Monday, September 27, 2021
Last Wednesday, legislation was introduced in Congress to update the Limitation of Liability Act of 1851, pursuant to which boat owners can limit their liability to the value of the remains of the vessel. The proposed legislation, introduced by Rep. Salud Carbajal and Sen. Dianne Feinstein, would mean that owners of small boats could be held legally responsible for maritime accidents regardless of the value of the boat after the incident. The changes would be applied retroactively to compensate the victims of a 2019 incident off the coast of Ventura County, California. In that case, 34 people were burned to death in the bunkroom of the Conception, a scuba-diving boat. The AP's Stefanie Dazio in the Los Angeles Times has the story.
Tuesday, August 31, 2021
In South Korea, the ruling Democratic Party is on the verge of passing a Media Law Amendment that authorizes punitive damages against the media of up to five times compensatory damages. The standard for punitive damages would be intent or gross negligence. The law is presented as a way to curtail "fake news," and the government defends the law on the basis that US law is even harsher regarding punitive damages toward the media.
I don't know what the government has in mind, but, regardless, US law does not support the Media Law Amendment. The USSC has interpreted the Due Process Clause of the US Constitution as establishing a flexible cap on punitive damages in the form of a single-digit multiplier of compensatory damages (no more than nine times). Sitting as a common law court in a maritime case, however, the Court referred to a 1:1 ratio as a "fair upper limit." Moreover, the Due Process limit is said to protect all types of defendants from a system of punitive damages that is widespread in the US. As I understand Korean law, punitive damages are not generally available; they must be authorized by particular statutes. Thus far, only a handful of specific statutory allowances of punitive damages have been enacted. So, in this case, the authorization of punitive damages would be targeting the media specifically. Additionally, I understand that Korean punitive damages have traditionally been set at a 3:1, not a 5:1, ratio.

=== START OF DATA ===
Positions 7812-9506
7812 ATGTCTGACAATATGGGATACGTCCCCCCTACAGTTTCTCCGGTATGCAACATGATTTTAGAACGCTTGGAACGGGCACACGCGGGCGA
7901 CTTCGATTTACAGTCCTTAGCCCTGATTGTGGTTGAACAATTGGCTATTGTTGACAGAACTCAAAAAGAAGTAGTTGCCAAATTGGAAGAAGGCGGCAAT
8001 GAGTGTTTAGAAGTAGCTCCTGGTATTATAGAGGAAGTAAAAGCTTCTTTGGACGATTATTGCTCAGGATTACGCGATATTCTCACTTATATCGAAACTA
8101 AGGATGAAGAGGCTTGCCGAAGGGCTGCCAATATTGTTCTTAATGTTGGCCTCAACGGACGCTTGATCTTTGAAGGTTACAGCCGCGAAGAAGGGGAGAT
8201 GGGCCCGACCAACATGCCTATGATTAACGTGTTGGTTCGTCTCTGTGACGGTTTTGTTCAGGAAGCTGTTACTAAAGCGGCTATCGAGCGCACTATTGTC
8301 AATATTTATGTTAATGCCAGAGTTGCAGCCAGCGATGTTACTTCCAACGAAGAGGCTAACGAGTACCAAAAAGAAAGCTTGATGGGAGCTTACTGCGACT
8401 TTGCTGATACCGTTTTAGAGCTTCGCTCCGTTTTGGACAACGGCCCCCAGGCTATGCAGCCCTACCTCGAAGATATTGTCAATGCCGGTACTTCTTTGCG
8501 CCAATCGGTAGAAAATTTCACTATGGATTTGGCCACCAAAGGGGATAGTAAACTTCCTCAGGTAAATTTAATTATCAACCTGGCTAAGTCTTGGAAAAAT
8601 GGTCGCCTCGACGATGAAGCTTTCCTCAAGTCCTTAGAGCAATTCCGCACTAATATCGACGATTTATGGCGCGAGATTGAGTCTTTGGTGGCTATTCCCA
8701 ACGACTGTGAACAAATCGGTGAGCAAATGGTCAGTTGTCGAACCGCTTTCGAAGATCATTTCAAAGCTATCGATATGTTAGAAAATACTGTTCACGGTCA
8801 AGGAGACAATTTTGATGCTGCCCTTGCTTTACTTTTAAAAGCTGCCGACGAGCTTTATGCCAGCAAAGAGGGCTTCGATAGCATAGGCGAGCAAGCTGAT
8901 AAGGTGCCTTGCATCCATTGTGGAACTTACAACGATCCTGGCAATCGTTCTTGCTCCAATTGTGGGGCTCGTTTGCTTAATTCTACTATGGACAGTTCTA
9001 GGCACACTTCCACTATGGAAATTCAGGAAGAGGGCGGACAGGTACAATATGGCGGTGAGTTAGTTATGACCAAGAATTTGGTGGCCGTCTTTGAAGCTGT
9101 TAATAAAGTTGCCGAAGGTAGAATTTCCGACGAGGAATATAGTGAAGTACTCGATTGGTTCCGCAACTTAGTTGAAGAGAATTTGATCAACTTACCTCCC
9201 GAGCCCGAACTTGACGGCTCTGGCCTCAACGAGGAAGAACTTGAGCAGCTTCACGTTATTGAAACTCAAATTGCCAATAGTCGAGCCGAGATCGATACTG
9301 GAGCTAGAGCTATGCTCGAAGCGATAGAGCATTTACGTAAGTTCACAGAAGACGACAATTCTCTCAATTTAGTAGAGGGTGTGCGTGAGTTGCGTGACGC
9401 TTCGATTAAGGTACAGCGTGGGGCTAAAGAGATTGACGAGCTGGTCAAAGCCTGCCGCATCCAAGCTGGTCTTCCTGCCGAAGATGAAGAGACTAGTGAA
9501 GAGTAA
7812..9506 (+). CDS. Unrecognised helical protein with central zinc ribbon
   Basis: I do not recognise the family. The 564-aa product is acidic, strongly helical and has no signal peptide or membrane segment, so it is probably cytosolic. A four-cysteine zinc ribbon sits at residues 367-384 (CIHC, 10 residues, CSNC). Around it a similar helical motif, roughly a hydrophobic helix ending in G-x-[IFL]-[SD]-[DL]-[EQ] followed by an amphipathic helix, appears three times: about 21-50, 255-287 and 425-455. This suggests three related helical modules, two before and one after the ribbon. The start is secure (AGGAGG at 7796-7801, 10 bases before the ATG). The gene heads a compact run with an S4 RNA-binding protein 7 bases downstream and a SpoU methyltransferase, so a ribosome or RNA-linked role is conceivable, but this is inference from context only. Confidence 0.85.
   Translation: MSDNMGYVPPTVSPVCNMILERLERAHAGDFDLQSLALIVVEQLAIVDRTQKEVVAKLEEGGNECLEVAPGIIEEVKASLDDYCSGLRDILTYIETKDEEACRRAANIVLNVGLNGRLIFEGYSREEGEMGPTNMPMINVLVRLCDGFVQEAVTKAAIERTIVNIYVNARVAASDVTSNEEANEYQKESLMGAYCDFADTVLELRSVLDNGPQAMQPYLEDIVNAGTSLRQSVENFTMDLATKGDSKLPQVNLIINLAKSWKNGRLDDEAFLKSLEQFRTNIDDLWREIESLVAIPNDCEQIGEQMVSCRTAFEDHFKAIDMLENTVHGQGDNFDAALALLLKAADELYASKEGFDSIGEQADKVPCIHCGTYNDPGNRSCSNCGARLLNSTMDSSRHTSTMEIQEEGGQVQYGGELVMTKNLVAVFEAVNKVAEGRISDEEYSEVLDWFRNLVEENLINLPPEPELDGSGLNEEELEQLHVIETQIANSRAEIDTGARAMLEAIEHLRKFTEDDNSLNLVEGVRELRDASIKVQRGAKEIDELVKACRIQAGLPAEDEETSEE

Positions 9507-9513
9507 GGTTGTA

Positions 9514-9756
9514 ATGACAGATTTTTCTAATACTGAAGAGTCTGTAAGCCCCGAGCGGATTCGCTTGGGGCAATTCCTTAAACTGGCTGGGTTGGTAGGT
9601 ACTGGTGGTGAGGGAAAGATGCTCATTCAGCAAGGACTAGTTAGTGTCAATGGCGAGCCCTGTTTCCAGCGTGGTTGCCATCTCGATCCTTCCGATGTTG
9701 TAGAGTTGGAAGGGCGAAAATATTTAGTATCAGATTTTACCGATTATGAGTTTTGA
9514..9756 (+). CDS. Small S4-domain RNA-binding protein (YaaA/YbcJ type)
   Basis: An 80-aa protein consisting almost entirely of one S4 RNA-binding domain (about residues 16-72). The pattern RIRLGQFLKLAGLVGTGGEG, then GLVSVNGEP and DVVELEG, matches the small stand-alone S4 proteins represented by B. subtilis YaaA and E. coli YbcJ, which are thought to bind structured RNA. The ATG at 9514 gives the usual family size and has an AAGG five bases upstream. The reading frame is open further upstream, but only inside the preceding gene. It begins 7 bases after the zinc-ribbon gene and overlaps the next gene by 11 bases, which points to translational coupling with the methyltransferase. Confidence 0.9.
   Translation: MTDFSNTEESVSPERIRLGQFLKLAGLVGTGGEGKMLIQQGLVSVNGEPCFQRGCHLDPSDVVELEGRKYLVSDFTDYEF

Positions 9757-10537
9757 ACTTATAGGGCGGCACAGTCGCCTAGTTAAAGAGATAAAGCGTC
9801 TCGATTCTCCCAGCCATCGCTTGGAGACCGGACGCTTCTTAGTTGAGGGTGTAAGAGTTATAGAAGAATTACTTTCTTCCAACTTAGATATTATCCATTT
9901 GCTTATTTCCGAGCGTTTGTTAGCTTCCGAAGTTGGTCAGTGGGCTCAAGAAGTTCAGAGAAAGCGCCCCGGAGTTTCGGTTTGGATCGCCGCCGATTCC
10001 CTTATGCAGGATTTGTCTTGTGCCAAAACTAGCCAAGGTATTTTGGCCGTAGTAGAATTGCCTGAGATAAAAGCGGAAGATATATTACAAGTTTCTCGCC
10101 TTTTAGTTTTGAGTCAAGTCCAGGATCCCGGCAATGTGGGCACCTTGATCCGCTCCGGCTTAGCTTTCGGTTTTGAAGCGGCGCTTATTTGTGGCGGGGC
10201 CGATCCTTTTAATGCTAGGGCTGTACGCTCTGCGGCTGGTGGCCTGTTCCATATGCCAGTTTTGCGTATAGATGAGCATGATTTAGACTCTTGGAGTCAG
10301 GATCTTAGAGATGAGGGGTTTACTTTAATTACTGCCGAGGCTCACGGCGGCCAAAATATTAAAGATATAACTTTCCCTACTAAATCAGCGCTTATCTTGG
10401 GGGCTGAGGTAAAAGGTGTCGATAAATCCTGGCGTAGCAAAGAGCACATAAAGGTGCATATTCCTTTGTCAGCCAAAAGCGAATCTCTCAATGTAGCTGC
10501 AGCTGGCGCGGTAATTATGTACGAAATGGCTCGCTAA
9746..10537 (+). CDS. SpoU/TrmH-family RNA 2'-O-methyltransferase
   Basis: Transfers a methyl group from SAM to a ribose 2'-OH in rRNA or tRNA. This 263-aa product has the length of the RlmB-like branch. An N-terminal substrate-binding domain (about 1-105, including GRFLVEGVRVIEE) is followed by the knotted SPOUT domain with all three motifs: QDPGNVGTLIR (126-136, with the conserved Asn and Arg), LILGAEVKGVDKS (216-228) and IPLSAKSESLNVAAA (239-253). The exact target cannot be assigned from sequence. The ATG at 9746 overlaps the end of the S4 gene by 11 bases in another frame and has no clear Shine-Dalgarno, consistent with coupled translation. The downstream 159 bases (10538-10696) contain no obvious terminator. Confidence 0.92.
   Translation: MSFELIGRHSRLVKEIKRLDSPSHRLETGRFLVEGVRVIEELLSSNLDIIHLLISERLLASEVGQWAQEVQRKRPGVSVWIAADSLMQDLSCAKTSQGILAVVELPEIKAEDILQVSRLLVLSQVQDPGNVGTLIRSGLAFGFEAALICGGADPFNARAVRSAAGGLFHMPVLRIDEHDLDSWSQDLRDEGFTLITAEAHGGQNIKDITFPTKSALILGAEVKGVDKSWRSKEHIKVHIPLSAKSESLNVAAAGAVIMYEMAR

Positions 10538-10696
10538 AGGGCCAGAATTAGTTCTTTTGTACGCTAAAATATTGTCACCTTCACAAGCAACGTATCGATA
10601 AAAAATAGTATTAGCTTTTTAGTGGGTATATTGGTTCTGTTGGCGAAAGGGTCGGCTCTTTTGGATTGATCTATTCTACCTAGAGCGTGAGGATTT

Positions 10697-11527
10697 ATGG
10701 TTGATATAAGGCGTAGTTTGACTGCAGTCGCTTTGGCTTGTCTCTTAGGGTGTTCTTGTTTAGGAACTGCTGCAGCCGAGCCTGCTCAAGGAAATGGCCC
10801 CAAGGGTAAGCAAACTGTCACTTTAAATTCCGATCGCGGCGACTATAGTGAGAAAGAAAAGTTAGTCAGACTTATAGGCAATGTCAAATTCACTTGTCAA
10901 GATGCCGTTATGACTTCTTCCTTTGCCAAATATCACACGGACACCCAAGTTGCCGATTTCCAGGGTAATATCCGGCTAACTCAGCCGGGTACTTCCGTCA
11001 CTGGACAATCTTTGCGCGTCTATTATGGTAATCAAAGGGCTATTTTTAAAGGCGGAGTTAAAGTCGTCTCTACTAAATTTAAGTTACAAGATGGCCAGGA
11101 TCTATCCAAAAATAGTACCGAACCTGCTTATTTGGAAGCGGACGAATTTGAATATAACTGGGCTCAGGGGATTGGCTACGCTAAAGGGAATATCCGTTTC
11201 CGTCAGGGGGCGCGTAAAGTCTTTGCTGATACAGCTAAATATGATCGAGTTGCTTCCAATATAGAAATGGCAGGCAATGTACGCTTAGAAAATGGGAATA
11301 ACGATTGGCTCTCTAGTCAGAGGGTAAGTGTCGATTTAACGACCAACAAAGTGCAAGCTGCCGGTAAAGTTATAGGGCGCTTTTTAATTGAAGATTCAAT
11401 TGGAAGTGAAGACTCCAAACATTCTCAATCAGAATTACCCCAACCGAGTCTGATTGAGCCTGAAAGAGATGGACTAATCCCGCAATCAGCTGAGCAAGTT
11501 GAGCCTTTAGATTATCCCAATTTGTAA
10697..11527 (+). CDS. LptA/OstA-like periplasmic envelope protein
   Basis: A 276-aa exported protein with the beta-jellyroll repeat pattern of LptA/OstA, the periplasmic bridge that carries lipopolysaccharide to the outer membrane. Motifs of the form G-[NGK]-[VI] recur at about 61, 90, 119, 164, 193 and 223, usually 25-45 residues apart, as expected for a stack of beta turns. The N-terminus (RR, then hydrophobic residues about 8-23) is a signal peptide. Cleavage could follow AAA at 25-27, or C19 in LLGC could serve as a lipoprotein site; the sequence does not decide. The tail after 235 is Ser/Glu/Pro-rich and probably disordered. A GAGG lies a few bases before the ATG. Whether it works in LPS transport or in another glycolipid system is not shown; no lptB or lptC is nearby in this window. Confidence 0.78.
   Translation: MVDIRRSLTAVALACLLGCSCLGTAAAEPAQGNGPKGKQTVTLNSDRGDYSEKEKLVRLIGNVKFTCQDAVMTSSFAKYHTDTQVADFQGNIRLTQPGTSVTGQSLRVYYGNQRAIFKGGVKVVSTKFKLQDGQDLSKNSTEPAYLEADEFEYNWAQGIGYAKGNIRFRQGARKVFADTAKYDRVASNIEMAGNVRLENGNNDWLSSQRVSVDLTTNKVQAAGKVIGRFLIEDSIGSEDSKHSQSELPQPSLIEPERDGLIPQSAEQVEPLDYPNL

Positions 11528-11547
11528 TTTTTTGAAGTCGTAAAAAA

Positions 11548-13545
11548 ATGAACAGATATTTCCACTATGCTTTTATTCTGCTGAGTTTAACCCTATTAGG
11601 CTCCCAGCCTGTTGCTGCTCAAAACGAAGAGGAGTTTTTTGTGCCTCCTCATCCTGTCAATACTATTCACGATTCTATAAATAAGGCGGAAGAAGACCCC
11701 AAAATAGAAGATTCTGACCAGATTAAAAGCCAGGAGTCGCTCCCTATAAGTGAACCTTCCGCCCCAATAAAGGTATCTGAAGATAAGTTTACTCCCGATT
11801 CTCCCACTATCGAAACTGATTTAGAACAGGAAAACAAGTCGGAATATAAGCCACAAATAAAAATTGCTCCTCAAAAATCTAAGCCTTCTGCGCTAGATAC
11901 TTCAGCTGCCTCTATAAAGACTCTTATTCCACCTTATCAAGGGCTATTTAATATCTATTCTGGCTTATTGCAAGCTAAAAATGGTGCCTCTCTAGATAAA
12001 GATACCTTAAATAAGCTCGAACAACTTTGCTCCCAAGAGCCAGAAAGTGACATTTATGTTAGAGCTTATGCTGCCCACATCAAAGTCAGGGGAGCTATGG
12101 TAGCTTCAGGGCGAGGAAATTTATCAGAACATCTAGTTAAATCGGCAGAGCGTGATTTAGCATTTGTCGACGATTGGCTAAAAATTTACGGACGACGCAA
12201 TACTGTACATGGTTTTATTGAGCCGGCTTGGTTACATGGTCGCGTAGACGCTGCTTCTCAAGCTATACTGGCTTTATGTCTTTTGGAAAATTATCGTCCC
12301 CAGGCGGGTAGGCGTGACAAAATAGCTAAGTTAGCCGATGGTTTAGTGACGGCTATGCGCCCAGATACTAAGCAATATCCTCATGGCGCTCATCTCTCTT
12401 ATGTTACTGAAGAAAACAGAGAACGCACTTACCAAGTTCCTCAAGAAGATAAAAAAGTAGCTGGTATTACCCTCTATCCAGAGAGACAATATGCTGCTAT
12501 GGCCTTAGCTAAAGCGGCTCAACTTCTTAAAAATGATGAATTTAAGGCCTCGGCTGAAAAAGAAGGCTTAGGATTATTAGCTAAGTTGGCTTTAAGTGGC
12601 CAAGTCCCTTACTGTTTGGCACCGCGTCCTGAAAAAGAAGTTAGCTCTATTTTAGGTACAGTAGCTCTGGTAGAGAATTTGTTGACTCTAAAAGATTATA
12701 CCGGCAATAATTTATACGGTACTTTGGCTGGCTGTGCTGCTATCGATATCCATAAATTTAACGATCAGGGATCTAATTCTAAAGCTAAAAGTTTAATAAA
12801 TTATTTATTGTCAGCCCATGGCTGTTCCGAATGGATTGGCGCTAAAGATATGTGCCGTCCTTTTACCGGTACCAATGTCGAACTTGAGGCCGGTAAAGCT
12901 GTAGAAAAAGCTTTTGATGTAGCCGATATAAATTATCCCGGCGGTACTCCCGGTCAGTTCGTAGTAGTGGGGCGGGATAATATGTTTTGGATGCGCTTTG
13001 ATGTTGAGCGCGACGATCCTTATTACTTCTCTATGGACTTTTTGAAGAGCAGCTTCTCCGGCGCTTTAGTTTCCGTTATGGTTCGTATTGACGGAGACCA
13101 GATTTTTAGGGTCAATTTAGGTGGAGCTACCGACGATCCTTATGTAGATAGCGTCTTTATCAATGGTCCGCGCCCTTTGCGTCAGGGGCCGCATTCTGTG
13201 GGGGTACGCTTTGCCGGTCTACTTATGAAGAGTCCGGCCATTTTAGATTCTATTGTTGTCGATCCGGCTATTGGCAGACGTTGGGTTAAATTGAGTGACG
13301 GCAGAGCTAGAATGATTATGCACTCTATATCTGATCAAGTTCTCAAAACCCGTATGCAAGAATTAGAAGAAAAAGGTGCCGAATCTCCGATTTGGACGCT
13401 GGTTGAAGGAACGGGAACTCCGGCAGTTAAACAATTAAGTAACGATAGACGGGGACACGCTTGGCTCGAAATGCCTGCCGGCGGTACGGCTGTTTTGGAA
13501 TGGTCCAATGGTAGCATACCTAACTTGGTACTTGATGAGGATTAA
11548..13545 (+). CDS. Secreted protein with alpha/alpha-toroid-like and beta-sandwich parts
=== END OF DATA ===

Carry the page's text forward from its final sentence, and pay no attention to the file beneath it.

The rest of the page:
The bigger problem with arguing that US law is harsher against media defendants than the proposed Korean law is that it doesn't take the free-speech protections of the US Constitution into account, particularly the standard needed to prove liability for damages in defamation cases. The Korean Media Law Amendment would allow punitive damages based on a standard as low as gross negligence. Very few US jurisdictions allow punitive damages in any kind of case based on gross negligence; the vast majority require a higher standard. Under US law, for certain types of plaintiffs in a defamation case, gross negligence would not be sufficient to recover even compensatory damages. Interestingly, in a recent statement, Democratic Party leader Song Young-gil cited Gertz v. Welch as support for the Media Law Amendment, stating the US imposes "tremendously heavy punitive damages." On remand, the plaintiff in Gertz was awarded $100,000 in compensatory damages and $300,000 in punitive damages. Gertz, however, is widely understood as requiring "actual malice"--knowledge of falsity or reckless disregard for the truth--prior to receiving punitive damages, at least from a media defendant on matters of public concern. The $300,000 award was made after the plaintiff proved the "actual malice" standard. Gross negligence would not have been sufficient.
Whatever the merits of the Media Law Amendment, and I'm dubious about them, US law does not support its passage.
Kyung-Won Lee of the Seoul Broadcasting System has the story (in Korean).
Update: Consideration of the bill has been postponed for a month for further discussion.
Monday, August 2, 2021
Monday, July 12, 2021
Tim Lytton has an article at The Conversation regarding New York's new law defining illegal firearms as a public nuisance. He anticipates a Second Amendment challenge to the law, but even if it survives: